Johannesburg: A bucket of human excrement thrown on a statue of British coloniser Cecil Rhodes at a South African university has escalated protests over racial transformation since the end of apartheid 21 years ago.
Student activists at the University of Cape Town (UCT) who staged the "poo protest" want the statue torn down, calling it a symbol of white oppression.
They are planning a protest march on Friday after 10 days of mounting controversy over the faecal attack.
The university campus was built on land donated by Rhodes, a mining magnate and champion of British imperialism in the late 1800s, who gave his name to the former Rhodesia, now Zimbabwe.
UCT vice-chancellor Max Price has agreed that the statue should be moved from its prominent position on campus, noting "the many injustices of colonial conquest enacted under Rhodes` watch".
But, he said, the decision had to be taken by the university council, and he proposed talks involving students and staff ahead of a council meeting on April 15.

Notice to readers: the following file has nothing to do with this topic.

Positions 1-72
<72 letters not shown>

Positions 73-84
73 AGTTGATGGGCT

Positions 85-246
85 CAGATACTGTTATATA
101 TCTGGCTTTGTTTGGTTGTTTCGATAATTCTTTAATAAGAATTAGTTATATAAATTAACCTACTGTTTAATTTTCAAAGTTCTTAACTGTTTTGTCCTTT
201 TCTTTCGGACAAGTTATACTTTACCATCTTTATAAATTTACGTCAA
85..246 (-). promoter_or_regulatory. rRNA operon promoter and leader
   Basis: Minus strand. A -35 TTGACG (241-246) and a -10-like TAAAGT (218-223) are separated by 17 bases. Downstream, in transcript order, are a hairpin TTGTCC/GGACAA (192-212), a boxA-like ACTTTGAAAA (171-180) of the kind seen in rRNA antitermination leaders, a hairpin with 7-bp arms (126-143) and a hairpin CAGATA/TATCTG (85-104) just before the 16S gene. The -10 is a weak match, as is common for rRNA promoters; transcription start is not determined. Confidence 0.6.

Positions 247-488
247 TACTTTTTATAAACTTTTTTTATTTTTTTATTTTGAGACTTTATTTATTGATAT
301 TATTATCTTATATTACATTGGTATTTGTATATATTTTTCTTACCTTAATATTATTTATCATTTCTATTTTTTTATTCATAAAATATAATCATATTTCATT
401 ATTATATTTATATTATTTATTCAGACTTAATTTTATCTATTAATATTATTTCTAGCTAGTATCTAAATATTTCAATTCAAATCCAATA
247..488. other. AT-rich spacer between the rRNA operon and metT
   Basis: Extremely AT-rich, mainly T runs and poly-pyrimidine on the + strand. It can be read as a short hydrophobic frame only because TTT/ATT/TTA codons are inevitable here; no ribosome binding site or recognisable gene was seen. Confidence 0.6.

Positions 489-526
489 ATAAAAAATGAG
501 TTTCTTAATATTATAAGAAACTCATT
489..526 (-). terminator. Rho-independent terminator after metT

"I do not think the statue should be destroyed or hidden away. I just think it should not be there -- it should be moved," he said in a statement.
The president of the Student Representative Council, Ramabina Mahapa, described the plan as "meaningless" and demanded immediate action.
"We are still going ahead with a march on Friday," he told South Africa`s Times newspaper.
Students have dismissed Rhodes` campus bequest as an argument against removing the statue, saying the land was stolen from black Africans in the first place.
Monuments to South Africa`s racist white-minority rule are scattered throughout the country and are regular targets of protest.
But the discontent among some black university students goes beyond symbols to cover admission policies and the racial make-up of the teaching staff.
"University leaders make a strategic mistake to think these protests are simply about statues," said the vice-chancellor of the University of the Free State, Jonathan Jansen.
"They are about a deeper transformation of universities -- including the complexion of the professoriate -- that remains largely unchanged," he wrote in his regular newspaper column Thursday.